Can a child be named co-executor of an estate?

Can a child be named co-executor of an estate?

A recent case in the Ontario Superior Court of Justice underscores the problems that can arise when all the children of the deceased are named as co-executors. The case involved the estate of Filippo Virdo. The deceased died on May 29, 2008 naming his four children as co-executors of his estate.

Can a non family member be an executor of an estate?

Non-family executors should be a generation younger than the person writing the will. Some executors may not have the financial savvy to handle a large estate. If the assets are straightforward (a family home and an investment account) then the task will be relatively simple.

What kind of assets can an executor have no control over?

There usually exists “non-probate assets” over which the executor has no control. Typically, real estate is the largest “non-probate asset” that we find in an estate.

What does it mean when there is no will and no executor?

Other occasions arise when someone has been appointed as the executor, yet that person chooses to renounce their appointment as they do not want to take on the responsibility. There can also be the situation where there is no Will at all, which is called an “intestate” estate.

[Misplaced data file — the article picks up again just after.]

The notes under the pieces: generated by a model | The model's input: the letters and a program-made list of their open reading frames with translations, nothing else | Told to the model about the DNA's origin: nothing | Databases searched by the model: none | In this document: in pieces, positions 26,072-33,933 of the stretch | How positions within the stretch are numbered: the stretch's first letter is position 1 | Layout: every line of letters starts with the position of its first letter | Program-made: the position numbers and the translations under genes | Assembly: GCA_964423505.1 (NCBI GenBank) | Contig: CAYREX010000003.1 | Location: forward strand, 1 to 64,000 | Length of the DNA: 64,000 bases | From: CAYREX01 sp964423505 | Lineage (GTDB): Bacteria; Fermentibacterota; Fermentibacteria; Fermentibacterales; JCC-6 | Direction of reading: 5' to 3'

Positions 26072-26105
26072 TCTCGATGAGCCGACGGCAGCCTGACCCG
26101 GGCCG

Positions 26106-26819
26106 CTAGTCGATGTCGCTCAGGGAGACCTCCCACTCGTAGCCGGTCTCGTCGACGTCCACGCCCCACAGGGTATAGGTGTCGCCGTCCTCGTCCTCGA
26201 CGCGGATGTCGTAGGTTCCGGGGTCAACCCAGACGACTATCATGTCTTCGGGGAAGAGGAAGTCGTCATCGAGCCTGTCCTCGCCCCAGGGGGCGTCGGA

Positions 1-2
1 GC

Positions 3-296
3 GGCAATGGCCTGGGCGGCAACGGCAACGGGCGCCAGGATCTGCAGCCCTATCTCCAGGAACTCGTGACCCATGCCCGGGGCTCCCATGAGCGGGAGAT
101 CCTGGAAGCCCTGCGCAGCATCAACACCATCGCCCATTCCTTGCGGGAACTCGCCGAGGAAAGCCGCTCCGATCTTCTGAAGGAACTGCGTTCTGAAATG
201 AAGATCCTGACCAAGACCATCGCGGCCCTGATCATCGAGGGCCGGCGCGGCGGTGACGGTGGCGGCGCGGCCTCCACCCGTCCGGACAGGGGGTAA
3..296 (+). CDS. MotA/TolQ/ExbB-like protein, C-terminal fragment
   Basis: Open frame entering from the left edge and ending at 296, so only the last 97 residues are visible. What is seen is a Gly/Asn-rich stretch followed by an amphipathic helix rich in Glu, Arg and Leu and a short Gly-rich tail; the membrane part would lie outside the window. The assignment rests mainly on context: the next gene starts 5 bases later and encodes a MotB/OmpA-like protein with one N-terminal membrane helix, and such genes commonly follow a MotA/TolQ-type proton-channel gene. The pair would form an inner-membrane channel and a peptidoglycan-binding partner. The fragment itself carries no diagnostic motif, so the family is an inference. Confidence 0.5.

There usually exists “non-probate assets” over which the executor has no control. Typically, real estate is the largest “non-probate asset” that we find in an estate.

What should an executor do if there is no will?

The executor must collect and inventory all of the estate’s assets and use them to pay off any outstanding debt. After that, the executor distributes the remaining assets to the beneficiaries according to the terms of the will or, if there is no will, to the decedent’s heirs according to the state’s default laws of intestate succession.

What happens when all the children are named as co-executors?

A recent case in the Ontario Superior Court of Justice underscores the problems that can arise when all the children of the deceased are named as co-executors. The case involved the estate of Filippo Virdo.

Can a family member become the executor of an estate?

At Fair Share Lawyers, our goal is to protect your rights while also preserving the bonds you share with your family. The court has to approve the executor’s appointment. Unfortunately, it is not that uncommon to have one family member assume control over a deceased’s estate because they are the eldest or most forceful.